We share six more internet safety tips for kids that parents can use, including a systematic approach for parents in educating their children about cybersecurity
If you have concerns about your kid’s online security, you’re in the right place. In our first article on the topic of internet safety for kids, we talked about tools, resources, and security settings parents can use to help make their kids safer while online. We also talked about the importance of having a cybersecurity contingency plan for if (or when) something goes wrong. You can check out the article from here: Internet Safety for Kids Part 1: Tools and Resources for Parents.
But as Alicia Hough, a Corporate Wellness Expert at The Product Analyst, rightly points out, there’s more things to do to ensure internet safety for kids than just using the right tools:
“You can equip every safety software in your device, but kids nowadays are more resourceful than the adult, and there’s a chance they can still see whatever you try to hide or bar them from. You can monitor the browser history, but you can’t monitor what they see on ads and popups. That’s why it’s important that they know within themselves what part of the net should they let themselves be influenced with.”
This is why every parent must educate their kids about various cyberthreats such as phishing, financial fraud, identity theft, or even cyberbullying. So, in the end, kids can make conscious decisions to avoid becoming victims of cyber attacks without any tools or supervision.
In this article, we’ve put together some additional learning resources and information that you can use to educate your kids about cybersecurity.
Internet Safety for Kids: 6 Tips on How to Teach Your Kids Internet Safety
1. Educate Your Kids About Phishing Scams
In a phishing attack, an attacker impersonates someone you know or a reputable organization. The goal is to get you to trust them so that you’ll do whatever they ask. Hackers may impersonate:
- Friends and family members,
- Law enforcement authorities like the police or FBI,
- Job recruiters and talent scouts,
- Financial institutions, and
- Other well-known companies and charities.
Phishing is particularly troublesome when your kids think the message is coming from a genuine company or person. If they think it’s legitimate, they’re likely to click on embedded links, download malicious attachments, share personal information, or do something else they shouldn’t. These actions will ultimately lead them to become cyber attack victims.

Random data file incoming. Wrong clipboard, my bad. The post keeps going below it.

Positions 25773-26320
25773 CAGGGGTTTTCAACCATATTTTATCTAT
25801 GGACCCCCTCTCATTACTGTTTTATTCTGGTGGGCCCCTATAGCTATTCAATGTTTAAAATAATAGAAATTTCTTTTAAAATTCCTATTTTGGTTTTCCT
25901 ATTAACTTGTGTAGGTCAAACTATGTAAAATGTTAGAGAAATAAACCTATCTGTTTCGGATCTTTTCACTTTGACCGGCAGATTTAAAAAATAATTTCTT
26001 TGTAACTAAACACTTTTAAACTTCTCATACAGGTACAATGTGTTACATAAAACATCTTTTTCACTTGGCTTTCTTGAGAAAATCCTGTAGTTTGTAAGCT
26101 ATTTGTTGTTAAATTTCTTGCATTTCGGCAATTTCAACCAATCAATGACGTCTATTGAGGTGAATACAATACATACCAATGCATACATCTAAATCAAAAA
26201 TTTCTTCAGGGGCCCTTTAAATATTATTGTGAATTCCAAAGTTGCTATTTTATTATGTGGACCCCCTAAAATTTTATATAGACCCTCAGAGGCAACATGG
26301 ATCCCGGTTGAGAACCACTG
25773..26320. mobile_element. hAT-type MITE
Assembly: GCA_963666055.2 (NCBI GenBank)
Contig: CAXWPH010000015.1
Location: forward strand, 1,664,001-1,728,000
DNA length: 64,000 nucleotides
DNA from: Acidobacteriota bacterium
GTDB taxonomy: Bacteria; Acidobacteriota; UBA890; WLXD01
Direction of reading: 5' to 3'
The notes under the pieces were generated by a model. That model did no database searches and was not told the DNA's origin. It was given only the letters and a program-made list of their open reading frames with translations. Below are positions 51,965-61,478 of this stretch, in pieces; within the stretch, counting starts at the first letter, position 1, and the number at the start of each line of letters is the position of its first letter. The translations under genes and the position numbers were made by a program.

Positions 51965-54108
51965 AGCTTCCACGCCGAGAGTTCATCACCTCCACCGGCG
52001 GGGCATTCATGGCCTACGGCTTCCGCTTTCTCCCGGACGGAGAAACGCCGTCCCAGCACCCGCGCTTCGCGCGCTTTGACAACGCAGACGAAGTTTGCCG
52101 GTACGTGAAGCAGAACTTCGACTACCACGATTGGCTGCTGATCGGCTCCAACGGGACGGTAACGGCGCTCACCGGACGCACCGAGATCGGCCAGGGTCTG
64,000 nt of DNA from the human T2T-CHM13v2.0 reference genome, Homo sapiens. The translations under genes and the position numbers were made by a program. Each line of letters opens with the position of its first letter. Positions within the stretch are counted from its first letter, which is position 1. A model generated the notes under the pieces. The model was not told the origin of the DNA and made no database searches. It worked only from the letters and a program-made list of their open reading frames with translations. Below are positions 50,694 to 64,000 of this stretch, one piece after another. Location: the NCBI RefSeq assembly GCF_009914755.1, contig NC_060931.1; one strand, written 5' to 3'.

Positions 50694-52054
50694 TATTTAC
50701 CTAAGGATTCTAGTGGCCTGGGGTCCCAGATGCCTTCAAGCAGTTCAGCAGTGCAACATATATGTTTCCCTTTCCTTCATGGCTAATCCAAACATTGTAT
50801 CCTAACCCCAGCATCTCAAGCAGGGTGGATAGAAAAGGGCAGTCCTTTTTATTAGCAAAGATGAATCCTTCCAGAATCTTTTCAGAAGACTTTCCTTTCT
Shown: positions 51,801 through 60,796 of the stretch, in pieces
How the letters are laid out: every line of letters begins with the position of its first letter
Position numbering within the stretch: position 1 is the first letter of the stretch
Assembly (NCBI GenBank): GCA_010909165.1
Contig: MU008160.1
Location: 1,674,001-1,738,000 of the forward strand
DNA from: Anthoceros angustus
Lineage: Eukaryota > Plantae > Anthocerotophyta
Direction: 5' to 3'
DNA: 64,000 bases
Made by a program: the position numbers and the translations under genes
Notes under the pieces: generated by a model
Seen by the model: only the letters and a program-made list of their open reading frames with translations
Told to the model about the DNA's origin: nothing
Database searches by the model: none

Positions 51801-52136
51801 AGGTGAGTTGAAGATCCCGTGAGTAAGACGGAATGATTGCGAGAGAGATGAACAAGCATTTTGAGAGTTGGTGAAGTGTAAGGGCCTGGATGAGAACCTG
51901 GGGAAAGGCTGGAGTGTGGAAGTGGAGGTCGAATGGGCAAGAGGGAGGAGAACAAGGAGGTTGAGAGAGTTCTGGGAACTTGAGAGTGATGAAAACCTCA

Let’s check out the following example of a phishing email:
The email looks like coming from Apple, and the attachment is a benign purchase receipt. But when you check the sender’s email address, you’ll see it’s not coming from Apple but from an unfamiliar email address instead. Apple’s official email would have the “@apple.com” domain at the end of the email address.
The attacker might also pose as someone you know personally, make up a story that they have stuck in an emergency situation, and ask for money transfer on an immediate basis.
If your kids are teens who are looking for a summer job or part-time job, inform them about recruitment scams. In this scenario, attackers impersonate recruiters and ask their targets to send personal information or money for a background check or to access training materials. Show the examples of recruitment scams to your kids from this excellent resource: Employment scams.
Guneet Sahai, Chief Technology Officer (CTO) at Mercer-Mettl, shares his concerns about another type of phishing message:
“Phishing email could be claiming winning fake lotteries or grand prizes. They even offer testimonials, videos and case studies, and texts from people who have won such prizes. Make your kids understand that if they haven’t bought the tickets or taken any new activity, they certainly can’t win anything. Ask kids to come to you every time there’s a tall claim of grand things to win.”
Aaron Jones, the lead cyber instructor at the University of Advancing Technology, also shares his insights about tech support scams: